Top Ways to Manage Change
Create a plan to evolve and prioritize what needs to be done.
Change is difficult. Most people dislike uncertainty and ambiguity, and change creates heaping helpings of both. But change is inescapable, especially in the foodservice industry, where everything from food costs to consumer preferences is constantly in flux.
Dealing with these shifting developments can overwhelm an operator. Yet doing so is vital to success. We asked several Gordon Food Service experts to share their strategies for managing change.
Change isn’t as intimidating if it’s not a surprise. “Look ahead six months, 12 months, 36 months,” advises Indianapolis-based Commercial Segment Leader Bob Koch. “Read the news and pay attention to trends. Is what you’re doing now going to work for the future?” Probably not, so create a plan to evolve and prioritize what needs to be done.
Give it time
Planning for change takes time—a scarce commodity for operators. Todd Gross, Commercial Segment Leader for the Columbus, Ohio area, says it’s helpful to assign a set number of weekly hours to your change efforts.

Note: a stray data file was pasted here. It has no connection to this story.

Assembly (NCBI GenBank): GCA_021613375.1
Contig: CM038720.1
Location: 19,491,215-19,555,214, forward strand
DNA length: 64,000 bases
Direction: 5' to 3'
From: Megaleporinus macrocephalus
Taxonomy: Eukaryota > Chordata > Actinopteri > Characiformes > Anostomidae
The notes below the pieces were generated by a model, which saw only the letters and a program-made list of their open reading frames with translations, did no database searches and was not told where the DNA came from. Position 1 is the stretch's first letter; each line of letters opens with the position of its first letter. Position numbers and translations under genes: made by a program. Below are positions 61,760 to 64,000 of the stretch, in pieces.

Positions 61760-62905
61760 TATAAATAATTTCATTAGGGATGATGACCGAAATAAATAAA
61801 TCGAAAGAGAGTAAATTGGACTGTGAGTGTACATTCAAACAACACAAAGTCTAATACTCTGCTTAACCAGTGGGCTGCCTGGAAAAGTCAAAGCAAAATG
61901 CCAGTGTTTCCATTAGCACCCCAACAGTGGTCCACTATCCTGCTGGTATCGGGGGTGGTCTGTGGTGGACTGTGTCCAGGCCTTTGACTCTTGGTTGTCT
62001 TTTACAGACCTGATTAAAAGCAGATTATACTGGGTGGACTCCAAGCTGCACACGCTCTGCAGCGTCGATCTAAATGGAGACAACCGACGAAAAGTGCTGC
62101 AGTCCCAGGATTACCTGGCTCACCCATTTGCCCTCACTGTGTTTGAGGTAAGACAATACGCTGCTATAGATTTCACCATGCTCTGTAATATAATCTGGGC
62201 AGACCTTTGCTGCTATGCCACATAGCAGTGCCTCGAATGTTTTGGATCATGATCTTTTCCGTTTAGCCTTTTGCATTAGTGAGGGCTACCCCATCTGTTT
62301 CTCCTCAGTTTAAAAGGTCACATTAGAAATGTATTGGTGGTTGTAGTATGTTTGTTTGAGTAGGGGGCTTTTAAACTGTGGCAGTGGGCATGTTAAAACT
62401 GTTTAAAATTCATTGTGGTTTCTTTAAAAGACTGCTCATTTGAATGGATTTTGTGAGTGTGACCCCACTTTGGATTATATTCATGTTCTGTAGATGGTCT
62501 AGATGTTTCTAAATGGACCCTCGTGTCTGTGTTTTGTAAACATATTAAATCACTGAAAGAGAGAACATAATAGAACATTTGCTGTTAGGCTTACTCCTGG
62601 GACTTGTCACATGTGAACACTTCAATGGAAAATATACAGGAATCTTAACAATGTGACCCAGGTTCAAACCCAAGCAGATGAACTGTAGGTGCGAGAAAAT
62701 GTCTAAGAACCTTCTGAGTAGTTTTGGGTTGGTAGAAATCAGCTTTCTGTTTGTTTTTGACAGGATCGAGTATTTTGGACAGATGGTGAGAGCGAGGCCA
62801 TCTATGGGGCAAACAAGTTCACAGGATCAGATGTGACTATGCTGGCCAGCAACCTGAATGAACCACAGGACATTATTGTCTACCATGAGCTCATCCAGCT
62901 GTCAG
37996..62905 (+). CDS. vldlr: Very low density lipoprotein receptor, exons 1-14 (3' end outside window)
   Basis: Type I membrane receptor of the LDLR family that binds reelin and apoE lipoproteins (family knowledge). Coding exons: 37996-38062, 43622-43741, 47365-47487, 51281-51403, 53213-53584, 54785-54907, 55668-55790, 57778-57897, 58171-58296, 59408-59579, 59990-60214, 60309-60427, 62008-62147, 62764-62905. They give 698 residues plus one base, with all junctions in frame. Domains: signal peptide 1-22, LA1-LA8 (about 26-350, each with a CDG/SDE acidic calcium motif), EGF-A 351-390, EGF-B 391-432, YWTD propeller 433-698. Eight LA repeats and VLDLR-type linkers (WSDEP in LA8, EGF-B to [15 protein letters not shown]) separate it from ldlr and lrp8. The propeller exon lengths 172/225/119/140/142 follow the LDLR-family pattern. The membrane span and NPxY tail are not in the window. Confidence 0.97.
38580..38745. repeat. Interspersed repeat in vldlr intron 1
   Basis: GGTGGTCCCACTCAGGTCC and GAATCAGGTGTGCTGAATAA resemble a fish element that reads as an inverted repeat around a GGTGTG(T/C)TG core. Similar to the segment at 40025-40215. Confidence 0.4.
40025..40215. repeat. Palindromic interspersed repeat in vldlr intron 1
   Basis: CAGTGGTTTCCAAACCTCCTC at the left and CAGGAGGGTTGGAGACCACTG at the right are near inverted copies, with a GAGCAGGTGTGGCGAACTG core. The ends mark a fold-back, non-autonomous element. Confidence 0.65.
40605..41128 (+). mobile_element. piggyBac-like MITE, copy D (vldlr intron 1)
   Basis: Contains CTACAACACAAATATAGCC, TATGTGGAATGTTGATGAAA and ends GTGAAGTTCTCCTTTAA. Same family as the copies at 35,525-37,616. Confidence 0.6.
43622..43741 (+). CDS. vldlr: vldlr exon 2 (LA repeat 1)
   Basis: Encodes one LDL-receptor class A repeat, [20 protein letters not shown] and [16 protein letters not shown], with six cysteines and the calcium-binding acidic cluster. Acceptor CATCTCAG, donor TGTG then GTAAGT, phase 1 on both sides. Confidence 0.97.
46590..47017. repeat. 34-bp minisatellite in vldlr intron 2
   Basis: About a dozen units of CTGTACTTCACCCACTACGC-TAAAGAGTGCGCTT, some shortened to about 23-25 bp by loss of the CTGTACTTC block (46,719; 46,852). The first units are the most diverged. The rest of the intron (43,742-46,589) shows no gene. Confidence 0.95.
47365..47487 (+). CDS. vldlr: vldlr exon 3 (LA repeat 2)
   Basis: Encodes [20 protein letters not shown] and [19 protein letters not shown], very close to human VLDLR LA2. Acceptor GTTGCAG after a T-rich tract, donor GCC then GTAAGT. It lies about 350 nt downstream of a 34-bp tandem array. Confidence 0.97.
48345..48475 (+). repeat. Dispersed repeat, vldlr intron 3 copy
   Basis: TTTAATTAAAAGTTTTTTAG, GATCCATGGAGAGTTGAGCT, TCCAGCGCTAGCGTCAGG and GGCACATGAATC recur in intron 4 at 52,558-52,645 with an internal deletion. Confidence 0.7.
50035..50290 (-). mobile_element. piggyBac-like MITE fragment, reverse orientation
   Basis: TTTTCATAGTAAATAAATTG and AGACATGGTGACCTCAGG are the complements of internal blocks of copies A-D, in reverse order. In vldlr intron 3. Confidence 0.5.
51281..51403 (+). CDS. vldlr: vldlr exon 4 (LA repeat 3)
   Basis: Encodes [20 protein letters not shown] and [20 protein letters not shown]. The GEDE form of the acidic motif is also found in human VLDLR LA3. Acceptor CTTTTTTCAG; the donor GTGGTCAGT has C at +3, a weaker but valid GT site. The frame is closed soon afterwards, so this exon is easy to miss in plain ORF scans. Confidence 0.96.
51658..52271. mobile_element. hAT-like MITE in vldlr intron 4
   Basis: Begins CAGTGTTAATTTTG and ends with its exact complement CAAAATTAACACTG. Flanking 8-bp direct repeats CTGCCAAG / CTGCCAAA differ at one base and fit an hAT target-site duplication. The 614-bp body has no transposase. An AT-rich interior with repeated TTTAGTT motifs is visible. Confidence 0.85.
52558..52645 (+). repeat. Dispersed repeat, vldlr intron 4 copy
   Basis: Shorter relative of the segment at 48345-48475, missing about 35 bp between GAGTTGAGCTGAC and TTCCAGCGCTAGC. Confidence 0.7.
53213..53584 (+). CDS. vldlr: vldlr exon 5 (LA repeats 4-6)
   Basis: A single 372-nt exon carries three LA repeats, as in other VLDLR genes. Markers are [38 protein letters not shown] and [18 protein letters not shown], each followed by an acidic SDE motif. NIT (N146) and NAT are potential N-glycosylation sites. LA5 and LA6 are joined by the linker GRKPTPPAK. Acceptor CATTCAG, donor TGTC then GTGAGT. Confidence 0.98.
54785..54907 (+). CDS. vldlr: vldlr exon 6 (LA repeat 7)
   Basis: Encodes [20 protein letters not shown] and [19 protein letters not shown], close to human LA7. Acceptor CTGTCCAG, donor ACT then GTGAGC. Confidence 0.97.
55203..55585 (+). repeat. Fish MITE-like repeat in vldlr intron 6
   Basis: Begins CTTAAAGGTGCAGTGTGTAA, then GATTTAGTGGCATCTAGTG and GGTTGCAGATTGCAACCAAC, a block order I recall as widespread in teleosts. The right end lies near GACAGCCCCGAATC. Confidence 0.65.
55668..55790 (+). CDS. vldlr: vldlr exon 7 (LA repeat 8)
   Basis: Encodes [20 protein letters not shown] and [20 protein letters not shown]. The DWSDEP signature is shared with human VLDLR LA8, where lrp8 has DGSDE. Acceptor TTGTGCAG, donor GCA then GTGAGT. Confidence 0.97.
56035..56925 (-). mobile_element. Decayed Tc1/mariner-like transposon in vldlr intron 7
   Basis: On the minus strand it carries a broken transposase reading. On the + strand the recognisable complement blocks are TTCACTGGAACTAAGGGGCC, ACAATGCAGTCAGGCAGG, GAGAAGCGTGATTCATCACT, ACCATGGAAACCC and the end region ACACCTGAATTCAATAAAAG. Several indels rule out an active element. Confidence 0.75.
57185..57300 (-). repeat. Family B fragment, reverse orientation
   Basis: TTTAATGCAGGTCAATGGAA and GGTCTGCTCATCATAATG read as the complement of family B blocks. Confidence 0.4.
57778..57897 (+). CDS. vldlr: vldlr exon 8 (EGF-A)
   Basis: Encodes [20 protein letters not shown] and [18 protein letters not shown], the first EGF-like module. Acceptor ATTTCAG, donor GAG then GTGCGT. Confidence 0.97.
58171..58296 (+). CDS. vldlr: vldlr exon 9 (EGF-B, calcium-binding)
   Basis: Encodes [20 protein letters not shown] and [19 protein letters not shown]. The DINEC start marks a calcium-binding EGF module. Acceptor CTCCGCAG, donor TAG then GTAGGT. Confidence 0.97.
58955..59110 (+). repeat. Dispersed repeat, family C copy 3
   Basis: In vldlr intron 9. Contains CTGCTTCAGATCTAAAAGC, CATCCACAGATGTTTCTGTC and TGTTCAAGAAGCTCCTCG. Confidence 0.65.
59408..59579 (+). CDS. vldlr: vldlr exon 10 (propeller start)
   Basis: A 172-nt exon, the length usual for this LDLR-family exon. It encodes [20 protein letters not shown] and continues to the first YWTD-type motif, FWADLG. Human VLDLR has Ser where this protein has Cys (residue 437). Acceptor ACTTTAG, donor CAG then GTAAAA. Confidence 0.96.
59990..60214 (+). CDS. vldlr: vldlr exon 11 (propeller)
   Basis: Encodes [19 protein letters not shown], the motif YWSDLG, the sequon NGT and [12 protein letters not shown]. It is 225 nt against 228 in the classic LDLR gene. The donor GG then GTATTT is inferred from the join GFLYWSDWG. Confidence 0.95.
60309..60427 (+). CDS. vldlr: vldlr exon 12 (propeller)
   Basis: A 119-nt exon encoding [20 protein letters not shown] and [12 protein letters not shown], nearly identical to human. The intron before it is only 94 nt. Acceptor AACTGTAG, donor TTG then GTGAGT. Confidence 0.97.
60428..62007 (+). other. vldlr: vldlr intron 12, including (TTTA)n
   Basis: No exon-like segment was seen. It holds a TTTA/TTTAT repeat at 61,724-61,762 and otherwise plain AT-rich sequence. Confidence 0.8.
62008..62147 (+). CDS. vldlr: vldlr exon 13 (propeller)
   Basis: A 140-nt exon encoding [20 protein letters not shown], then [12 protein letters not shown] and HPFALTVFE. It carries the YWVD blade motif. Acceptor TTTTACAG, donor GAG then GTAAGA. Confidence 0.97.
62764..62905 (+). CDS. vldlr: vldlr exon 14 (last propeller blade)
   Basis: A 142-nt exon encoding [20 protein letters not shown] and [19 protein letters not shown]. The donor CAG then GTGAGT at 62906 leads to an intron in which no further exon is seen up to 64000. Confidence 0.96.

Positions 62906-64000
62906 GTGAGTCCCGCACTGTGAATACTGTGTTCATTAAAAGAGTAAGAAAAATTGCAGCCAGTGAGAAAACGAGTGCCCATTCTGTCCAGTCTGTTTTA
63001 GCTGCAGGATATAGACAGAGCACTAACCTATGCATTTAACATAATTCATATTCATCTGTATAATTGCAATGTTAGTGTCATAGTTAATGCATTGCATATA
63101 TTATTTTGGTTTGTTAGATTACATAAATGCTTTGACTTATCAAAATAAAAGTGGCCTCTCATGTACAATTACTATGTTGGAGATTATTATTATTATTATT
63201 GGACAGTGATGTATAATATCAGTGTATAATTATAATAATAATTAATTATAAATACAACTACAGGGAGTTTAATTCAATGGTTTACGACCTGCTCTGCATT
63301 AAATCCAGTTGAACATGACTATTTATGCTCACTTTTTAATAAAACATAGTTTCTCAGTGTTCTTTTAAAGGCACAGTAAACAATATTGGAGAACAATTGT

“Focus on two or three things you need to address and figure out how much time you can spend on them,” Gross says. “Is it five to 10 hours a week? Fifteen to 20 hours? Thirty to 40 hours? That will determine how quickly you can accomplish your goals.”
Build a team
You don’t have to be alone in racking up those hours. Grand Rapids, Michigan-based Commercial Segment Specialist Geoff Bonham says cross-departmental teams are an effective way to manage and execute change. “I know of one multiunit, regional casual-dining chain that assembled a task force of individuals from different departments around the company to help create a new fast-casual concept,” he says. “Their ideas are driving the firm’s growth into the future.”
The team approach also works on a smaller scale. “Another operator put together a team specifically to shrink their menu from 90-plus items to 72 items,” Bonham continues. “The team was involved in every decision, including which items would be deleted or consolidated, and how the changes would be communicated to staff and guests.”
Bringing together people with diverse experiences, perspectives, and skills stimulates innovation and creativity, which is exactly what you want when dealing with change.
Plan for success
Delaware-based Divisional Trainer Matt Miller believes managing change should be strategic, not spur of the moment. “Create a timeline for the planning, rollout, and follow-up for any change you are going to implement,” he suggests. “Assign specific areas of responsibility to other leaders in your organization and routinely schedule brief follow-up meetings with all involved to pinpoint any challenges, pitfalls, and new developments.”
Setting a “go-live” date is essential. “You don’t want be overly aggressive with your timeline on implementing the change,” Miller cautions. “Choose a date you and your leaders are confident you can meet, and be firm with it. Then publish the go-live date for the entire staff to see.”